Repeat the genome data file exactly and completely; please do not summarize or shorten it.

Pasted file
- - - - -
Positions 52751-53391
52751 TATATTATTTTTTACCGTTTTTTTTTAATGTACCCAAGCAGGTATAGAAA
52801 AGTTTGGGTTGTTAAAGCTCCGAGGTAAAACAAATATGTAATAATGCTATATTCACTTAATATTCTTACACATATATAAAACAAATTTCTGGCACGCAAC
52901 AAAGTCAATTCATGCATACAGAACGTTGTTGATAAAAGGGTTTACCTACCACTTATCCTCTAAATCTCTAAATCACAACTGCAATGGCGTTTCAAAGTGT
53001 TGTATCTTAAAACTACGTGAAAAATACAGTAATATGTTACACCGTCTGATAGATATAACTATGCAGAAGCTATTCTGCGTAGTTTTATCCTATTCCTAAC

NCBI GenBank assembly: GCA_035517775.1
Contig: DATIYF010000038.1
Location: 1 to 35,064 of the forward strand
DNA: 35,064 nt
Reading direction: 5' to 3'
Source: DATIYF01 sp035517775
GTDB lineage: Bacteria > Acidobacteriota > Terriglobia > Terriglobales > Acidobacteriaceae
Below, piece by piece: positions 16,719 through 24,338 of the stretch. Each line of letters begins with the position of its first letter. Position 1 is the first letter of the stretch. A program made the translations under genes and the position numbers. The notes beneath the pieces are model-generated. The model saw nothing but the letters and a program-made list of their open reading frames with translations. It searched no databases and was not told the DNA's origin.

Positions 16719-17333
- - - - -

Positions 52751-53391
52751 TATATTATTTTTTACCGTTTTTTTTTAATGTACCCAAGCAGGTATAGAAA
52801 AGTTTGGGTTGTTAAAGCTCCGAGGTAAAACAAATATGTAATAATGCTATATTCACTTAATATTCTTACACATATATAAAACAAATTTCTGGCACGCAAC
52901 AAAGTCAATTCATGCATACAGAACGTTGTTGATAAAAGGGTTTACCTACCACTTATCCTCTAAATCTCTAAATCACAACTGCAATGGCGTTTCAAAGTGT
53001 TGTATCTTAAAACTACGTGAAAAATACAGTAATATGTTACACCGTCTGATAGATATAACTATGCAGAAGCTATTCTGCGTAGTTTTATCCTATTCCTAAC

NCBI GenBank assembly: GCA_035517775.1
Contig: DATIYF010000038.1
Location: 1 to 35,064 of the forward strand
DNA: 35,064 nt
Reading direction: 5' to 3'
Source: DATIYF01 sp035517775
GTDB lineage: Bacteria > Acidobacteriota > Terriglobia > Terriglobales > Acidobacteriaceae
Below, piece by piece: positions 16,719 through 24,338 of the stretch. Each line of letters begins with the position of its first letter. Position 1 is the first letter of the stretch. A program made the translations under genes and the position numbers. The notes beneath the pieces are model-generated. The model saw nothing but the letters and a program-made list of their open reading frames with translations. It searched no databases and was not told the DNA's origin.

Positions 16719-17333